June 2013

Dead Cat

Bartholomew placed the paintbrush down and picked up his cup of whiskey. Outside the light bled across the damp landscape. He could hear Beth in the kitchen, moving pots and pans, the kitten mewing between the debris on the floor.

It was half past four and he wondered why she was getting supper ready so early, then remembered that there was no electricity and that they would need to eat and cook and bed before sundown. There would be snow that evening, he hoped, and Bart and Beth would watch it fall from beneath blankets. A skylight slanted above them: each flake an individual for just a nanosecond then melting to slush, joining forces with each and every other ice star out there.

They ate lamb chops and fried spinach. After supper, they sat on the damp couch, fragmented in the broken flicker of the candle flame. She murmured into his shoulder, then for some reason, began to cry. He comforted her and after a while – when it was polite and when he could take it no more – patted her on the shoulder and stood to go to bed. The little cat jumped onto the carpet, then took its claws and racked them through the arm of the suede couch. Beth swore violently and the cat yelped when hit.

He woke up in the morning and stamped his feet to get the blood to the blue tips of his toes. The linoleum oozed with cold sweat, an internal sea of dew that beaded as the morning temperature rose.

There, in the middle of the kitchen, between a box of newspaper-wrapped dishes, was the kitten. Its legs froze out and its mouth stopped in frozen mew.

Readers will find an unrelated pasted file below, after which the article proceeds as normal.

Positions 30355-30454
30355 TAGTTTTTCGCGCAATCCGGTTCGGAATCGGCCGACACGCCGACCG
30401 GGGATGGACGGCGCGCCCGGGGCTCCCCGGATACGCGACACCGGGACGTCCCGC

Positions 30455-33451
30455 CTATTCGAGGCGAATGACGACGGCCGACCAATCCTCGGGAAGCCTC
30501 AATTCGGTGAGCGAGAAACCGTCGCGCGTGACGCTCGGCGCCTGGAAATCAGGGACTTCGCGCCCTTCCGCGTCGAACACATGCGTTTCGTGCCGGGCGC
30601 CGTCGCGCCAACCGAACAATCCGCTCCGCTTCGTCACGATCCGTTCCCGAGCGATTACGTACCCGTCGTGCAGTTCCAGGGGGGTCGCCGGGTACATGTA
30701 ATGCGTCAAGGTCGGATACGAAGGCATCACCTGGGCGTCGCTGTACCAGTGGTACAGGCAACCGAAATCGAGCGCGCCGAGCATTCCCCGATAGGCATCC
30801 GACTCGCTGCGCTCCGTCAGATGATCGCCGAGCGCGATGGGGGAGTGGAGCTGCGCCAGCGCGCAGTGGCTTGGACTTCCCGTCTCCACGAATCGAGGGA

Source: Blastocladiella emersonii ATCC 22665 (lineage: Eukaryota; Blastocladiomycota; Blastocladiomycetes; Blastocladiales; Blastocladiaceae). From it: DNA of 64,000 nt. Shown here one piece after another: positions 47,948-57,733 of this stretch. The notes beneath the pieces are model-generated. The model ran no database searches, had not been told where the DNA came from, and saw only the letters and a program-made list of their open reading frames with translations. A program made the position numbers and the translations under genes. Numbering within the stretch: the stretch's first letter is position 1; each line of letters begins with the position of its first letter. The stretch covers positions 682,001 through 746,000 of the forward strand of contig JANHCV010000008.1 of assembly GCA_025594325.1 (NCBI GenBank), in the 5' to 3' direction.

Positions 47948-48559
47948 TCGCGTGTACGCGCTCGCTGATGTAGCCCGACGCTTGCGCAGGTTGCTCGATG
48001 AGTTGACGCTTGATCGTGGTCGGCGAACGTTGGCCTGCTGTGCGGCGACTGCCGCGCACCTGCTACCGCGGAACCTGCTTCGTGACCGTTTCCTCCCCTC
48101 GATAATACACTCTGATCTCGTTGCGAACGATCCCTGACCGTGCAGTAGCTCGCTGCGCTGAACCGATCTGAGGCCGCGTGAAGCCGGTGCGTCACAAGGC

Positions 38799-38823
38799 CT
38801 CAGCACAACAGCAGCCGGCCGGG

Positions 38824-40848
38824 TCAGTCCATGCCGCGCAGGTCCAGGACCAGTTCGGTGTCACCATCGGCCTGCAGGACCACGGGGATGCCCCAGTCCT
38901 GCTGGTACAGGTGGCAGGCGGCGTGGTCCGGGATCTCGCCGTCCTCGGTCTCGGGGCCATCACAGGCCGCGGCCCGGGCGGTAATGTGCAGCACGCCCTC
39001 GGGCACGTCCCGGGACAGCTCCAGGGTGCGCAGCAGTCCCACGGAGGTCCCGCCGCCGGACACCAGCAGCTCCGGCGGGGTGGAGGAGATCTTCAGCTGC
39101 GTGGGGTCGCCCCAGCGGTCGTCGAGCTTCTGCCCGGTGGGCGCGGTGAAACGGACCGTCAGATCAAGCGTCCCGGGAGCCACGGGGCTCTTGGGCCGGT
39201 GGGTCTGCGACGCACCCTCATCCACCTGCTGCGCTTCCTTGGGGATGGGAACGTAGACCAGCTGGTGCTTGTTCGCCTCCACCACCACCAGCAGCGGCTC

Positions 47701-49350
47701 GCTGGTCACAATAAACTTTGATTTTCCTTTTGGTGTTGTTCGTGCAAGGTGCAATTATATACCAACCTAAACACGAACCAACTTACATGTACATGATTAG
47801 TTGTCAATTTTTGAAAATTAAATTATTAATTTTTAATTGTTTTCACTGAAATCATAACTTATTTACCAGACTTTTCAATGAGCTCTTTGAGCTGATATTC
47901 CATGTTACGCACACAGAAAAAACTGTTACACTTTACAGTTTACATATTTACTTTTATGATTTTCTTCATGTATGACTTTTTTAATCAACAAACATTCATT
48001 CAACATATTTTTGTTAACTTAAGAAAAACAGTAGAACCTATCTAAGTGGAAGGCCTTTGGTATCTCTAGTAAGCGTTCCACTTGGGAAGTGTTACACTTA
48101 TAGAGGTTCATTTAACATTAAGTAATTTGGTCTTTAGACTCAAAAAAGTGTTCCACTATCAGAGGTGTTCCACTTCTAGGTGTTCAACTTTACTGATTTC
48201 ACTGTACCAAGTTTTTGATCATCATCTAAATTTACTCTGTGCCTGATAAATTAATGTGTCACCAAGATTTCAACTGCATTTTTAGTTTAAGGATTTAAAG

He leant over very slowly to prod it, as if the kitten would bite him if he moved too fast. Prod, prod. The mouth stayed open in bleat: a pink hole ringed in tiny shark teeth.

The Dead-Dress-Lady

The Dead-Dress-Lady

The dress was beautiful, but I can’t buy vintage. I turned to Kate. “I can’t buy it. There’s bound to be a dead person trapped in this, this …” I tucked the delicate chiffon neckline back into the collar of the garment. Outside polluted, violet winter of the dry city. In the dress, a garden verdant. Dense drone of bees that randomly choose individuals: lacerated skin like the skein of pattern over the bust.

“But you go to the lady… the, the lady?”

The lady lived on the seventh level of an art deco apartment block, gone to ruin. Too, the cut menace of lines on her face. Her smile stitched up. I handed her the dress. She took and it said, “Come back on Tuesday.” I don’t like Tuesdays, but I agreed.

On Tuesday I visited her and she said the dress was clean. It was. Just one time, only one time, at a garden party when Mike leant over and grabbed Chessie, and pulled her from a smock of bees that laced over a clover patch and said, “Cheska, come” and the waist binding tighter on my hot skin.

Brilliant Air

Brilliant Air

Brilliant comes from the word to shine, and it’s well used for diamonds. A cut. Today the trees turn silver green as they die. And the sky above cuts with brilliance. Even the hadedas have turned a steel shiver, knifing beaks to wound earth. A lone cat lopes through the garden, white stomach swinging as he trots across. An open window rattles with wind. Inside he goes and is gone. The hadeda continues; the white ibis has left town already. Yesterday at a rooftop bar, crescent moon and the V of the departing crowd, streaming upstairs to Africa’s long field of summer.